The Compass: Official Newspaper of the Catholic Diocese of Green Bay
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August 10, 2001 Issue
Fr. Ver Bust's Column:
"Explaining the Gospel"


Fr. Richard Ver Bust
Fr. Richard Ver Bust

Casting fire could mean punishment

All those who want to be disciples are challenged to be faithful

August 19, 2001, Twentieth Sunday in Ordinary Time


By Fr. Richard Ver Bust

Sometimes the scripture will challenge images that we have had for a long time. Our image of Jesus is probably of a very gentle person. He certainly sought to be a peacemaker. Yet there were times when we hear him challenge the leaders and the people of his day. Today's Gospel reading does just that. He wanted peace but he also knew that what he preached would, as he says, set the earth on fire. He was not a revolutionary in the sense of the Zealots nor in the sense of today. Yet his message was radical. He preached a love that had no bounds and that love is not always rational.

Jesus shows that he is burning with zeal that the Kingdom of God will break into people's lives.

His mission of preaching about that kingdom has already provoked those whom it threatens.

His radical call for change has made many uneasy. To cast fire upon the earth could mean severe judgment or punishment. But Jesus meant it more likely as the prophet Malachi had said in terms of what is called a refiners fire which purifies that which it touches. So the fire challenges those who want to be a disciple to be a faithful one.

Jesus also speaks about a baptism he must face. Obviously he is not referring to the baptism he had received from John. He is talking about the suffering and death he must face if he continues to preach his message. He believes it is the fate he will have to undergo to accomplish what the Father has called him to do. So it is a baptism of suffering and even death.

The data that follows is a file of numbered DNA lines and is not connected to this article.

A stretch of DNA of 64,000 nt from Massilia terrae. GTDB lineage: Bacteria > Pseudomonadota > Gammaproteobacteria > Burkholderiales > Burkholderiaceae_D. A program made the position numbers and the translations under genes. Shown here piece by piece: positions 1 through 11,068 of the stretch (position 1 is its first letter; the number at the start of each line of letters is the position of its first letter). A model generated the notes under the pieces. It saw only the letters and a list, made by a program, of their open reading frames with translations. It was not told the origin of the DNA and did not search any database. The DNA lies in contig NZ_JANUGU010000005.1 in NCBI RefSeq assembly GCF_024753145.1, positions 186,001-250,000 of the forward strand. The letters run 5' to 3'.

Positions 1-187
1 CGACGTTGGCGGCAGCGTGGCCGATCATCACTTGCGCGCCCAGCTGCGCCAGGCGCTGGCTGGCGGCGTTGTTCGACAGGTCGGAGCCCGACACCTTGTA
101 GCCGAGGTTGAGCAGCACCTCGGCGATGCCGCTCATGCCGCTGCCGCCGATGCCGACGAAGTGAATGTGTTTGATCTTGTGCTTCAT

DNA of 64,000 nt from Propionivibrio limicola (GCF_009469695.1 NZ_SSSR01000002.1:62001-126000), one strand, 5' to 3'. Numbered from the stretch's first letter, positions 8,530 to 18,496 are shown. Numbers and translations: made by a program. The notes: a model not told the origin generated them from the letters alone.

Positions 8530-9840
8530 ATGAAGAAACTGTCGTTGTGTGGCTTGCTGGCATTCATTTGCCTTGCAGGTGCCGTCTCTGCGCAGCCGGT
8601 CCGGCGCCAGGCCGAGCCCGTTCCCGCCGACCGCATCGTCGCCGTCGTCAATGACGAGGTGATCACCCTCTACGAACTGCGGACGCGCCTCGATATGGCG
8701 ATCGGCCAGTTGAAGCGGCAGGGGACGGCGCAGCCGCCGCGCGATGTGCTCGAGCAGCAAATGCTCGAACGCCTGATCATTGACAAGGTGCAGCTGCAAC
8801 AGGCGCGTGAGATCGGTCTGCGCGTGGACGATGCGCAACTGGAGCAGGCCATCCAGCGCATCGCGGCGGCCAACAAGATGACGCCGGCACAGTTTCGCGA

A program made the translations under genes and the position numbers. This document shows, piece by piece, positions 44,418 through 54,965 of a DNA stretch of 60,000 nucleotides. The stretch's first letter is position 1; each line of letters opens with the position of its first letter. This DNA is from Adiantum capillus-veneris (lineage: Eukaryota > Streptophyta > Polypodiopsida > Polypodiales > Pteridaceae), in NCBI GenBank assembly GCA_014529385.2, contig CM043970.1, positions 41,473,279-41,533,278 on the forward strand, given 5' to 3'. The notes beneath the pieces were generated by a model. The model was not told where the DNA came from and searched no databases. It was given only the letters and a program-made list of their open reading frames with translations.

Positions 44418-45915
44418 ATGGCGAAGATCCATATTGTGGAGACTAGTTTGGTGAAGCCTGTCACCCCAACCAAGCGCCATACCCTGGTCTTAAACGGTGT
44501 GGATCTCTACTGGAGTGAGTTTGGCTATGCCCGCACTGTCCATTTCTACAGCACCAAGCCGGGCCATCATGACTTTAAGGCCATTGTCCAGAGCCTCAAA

Christ believed that his message had and would continue to cause division. He certainly wanted peace but he knew that his demands would divide society. Those who were willing to accept Jesus would not be accepted by others. The values Jesus demanded were not those, which his culture thought to be important. Wealth was often seen as being a sign of God's blessings. Jesus warned it could be just the opposite and lead people from God. He emphasized that the poor were no less loved by God.

Luke certainly knew that in his time those who became followers of Jesus were then often ostracized by their families. He knew that persecution of the faithful meant suffering and death. He knew that being faithful to Christ was more important than any ties of kinship. Animosity was often what being a Christian meant and faced.

Our first reading shows Jeremiah in his own time facing opposition. People thought he was a traitor for opposing a war. He was alienated as his writings tell us by his preaching from those he thought were friends. It led to his being thrown into a pit where his opponents thought he would die. He was rescued but the enmity remained.

The Letter to the Hebrews tells us that we do not have to face our struggle and journey alone. The author visualizes for us a great crowd cheering us on. Using the metaphor of a race in a stadium he tells us that those who have preceded us in life are encouraging us to be faithful in running the race to the end. If our goal is to follow Christ then we must keep him ever before us as our model and acknowledge that he will always be with and for us.


(Fr. Ver Bust holds the title of professor emeritus in religious studies at St. Norbert College, De Pere.)



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